You can set Opportunities to “minimal” or “off”, though when I tried the latter option in the beta they were still quite central, and present as icons on the map screen. The only thing missing was a prompt to immediately start auto-tracking the objectives. Again, this might be because this is the very first map where Opportunities make an appearance. I’d hope that in the final game setting them to “off” will force 47 to discover such events more organically, through ambient conversation and experimentation.
Challenges also return from Absolution, collating the sorts of kills and antics you might wish to get up to. It’s fine to have a way to officially track whether you’ve managed to do a suit-only total stealth kill on a given level, but having the challenges so clearly laid out does diminish that sense of emergent adventure a little. Unless you just avoid ever looking at that page.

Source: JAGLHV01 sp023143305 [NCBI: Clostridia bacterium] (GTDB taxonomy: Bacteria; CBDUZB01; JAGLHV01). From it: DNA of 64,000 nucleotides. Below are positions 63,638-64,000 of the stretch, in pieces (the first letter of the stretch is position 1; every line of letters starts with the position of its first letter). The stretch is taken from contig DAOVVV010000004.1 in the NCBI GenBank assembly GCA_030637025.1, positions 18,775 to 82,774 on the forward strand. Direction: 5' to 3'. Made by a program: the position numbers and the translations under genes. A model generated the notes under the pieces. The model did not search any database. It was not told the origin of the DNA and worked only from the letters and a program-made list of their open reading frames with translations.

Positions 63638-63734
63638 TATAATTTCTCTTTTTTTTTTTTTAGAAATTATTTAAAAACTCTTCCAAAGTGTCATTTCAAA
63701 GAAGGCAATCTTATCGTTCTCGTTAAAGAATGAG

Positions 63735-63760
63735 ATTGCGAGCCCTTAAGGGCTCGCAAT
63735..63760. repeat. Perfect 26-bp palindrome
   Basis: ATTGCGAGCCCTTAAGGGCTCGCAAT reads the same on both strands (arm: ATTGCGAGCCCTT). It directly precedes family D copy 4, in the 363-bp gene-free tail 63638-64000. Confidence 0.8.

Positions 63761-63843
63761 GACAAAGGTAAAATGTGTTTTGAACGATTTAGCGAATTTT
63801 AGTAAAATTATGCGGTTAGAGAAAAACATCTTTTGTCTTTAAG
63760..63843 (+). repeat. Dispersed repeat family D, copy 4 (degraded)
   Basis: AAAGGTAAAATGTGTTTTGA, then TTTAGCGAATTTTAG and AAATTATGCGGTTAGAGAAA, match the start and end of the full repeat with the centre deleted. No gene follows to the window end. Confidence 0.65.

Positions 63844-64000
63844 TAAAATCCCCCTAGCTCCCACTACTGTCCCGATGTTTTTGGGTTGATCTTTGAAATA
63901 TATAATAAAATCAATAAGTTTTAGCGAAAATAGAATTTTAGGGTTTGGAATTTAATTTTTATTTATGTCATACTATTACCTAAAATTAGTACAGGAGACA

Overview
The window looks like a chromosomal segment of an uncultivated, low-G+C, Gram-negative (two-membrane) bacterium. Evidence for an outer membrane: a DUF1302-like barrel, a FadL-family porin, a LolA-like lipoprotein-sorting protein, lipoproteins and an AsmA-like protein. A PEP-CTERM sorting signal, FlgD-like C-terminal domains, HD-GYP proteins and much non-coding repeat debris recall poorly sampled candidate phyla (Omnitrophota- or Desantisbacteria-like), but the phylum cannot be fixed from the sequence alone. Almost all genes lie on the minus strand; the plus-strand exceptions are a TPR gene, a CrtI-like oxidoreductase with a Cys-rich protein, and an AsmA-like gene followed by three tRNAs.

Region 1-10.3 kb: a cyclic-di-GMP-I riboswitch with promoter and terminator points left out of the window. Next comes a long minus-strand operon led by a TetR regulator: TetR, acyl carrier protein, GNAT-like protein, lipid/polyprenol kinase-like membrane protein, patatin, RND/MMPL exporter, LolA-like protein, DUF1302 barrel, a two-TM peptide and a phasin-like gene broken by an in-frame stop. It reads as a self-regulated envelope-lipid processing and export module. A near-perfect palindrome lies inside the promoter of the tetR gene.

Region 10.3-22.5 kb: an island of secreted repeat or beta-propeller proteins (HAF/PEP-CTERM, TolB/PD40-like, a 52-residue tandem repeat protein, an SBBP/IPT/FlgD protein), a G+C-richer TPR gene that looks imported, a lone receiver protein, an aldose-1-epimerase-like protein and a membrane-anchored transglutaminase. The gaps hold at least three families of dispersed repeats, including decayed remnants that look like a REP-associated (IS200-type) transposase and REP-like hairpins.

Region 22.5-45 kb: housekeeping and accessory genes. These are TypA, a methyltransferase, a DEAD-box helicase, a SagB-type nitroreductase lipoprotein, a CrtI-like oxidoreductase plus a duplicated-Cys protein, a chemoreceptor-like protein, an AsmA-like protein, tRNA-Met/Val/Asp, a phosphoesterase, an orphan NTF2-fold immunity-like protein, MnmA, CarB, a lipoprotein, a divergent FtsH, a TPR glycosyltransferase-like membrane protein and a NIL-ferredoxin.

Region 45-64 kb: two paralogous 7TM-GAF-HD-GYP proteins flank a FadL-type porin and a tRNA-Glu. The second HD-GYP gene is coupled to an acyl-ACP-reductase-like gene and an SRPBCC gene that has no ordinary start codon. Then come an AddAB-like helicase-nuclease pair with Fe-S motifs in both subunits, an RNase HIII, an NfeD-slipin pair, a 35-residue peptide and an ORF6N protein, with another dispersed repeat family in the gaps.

That lean towards more guided events and less player-led discovery does concern me a bit. The Hitman series has always had scripted aspects, of course, and couldn’t function without them; but the difference here seems to be how often Agent 47’s presence is required to kick things off. On the opening yacht mission, you may find the target’s office and plant a remote explosive there. But unless you specifically wander over to where he starts the mission and trigger a first conversation, he’ll never actually go to his office on his own. It’s a subtle difference between scripts being on long loops that you can interrupt or mess around with, and events which will only begin when Agent 47 shows up.
There still seem to be examples of the former in this Hitman, and the latter can obviously still be useful for larger levels (things just spontaneously happening miles away from the player aren’t always good), so how well this works in motion will depend on IO striking the right balance throughout the mission design.
These things, once again, may be more pronounced in the first two tutorial missions.